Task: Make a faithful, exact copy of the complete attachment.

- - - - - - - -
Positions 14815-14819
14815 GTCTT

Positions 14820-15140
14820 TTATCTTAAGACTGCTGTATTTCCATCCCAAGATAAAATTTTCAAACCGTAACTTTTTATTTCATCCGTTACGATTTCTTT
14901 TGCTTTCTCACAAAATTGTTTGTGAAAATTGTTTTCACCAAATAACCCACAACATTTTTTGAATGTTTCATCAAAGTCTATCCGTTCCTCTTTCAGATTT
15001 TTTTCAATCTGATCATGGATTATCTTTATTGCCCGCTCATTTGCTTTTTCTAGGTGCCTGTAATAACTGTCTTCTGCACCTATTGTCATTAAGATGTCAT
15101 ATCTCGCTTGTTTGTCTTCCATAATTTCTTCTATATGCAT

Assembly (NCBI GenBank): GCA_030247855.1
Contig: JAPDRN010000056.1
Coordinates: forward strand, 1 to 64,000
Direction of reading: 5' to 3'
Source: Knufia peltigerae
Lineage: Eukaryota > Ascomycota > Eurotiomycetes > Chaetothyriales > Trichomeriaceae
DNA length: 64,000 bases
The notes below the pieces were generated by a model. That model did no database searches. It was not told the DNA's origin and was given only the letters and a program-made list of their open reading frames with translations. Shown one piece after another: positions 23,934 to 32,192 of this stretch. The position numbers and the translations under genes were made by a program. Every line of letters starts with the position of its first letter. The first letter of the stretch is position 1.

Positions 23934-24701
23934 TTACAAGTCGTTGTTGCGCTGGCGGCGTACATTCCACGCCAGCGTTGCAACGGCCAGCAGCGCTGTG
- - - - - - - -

Positions 14815-14819
14815 GTCTT

Positions 14820-15140
14820 TTATCTTAAGACTGCTGTATTTCCATCCCAAGATAAAATTTTCAAACCGTAACTTTTTATTTCATCCGTTACGATTTCTTT
14901 TGCTTTCTCACAAAATTGTTTGTGAAAATTGTTTTCACCAAATAACCCACAACATTTTTTGAATGTTTCATCAAAGTCTATCCGTTCCTCTTTCAGATTT
15001 TTTTCAATCTGATCATGGATTATCTTTATTGCCCGCTCATTTGCTTTTTCTAGGTGCCTGTAATAACTGTCTTCTGCACCTATTGTCATTAAGATGTCAT
15101 ATCTCGCTTGTTTGTCTTCCATAATTTCTTCTATATGCAT

Assembly (NCBI GenBank): GCA_030247855.1
Contig: JAPDRN010000056.1
Coordinates: forward strand, 1 to 64,000
Direction of reading: 5' to 3'
Source: Knufia peltigerae
Lineage: Eukaryota > Ascomycota > Eurotiomycetes > Chaetothyriales > Trichomeriaceae
DNA length: 64,000 bases
The notes below the pieces were generated by a model. That model did no database searches. It was not told the DNA's origin and was given only the letters and a program-made list of their open reading frames with translations. Shown one piece after another: positions 23,934 to 32,192 of this stretch. The position numbers and the translations under genes were made by a program. Every line of letters starts with the position of its first letter. The first letter of the stretch is position 1.

Positions 23934-24701
23934 TTACAAGTCGTTGTTGCGCTGGCGGCGTACATTCCACGCCAGCGTTGCAACGGCCAGCAGCGCTGTG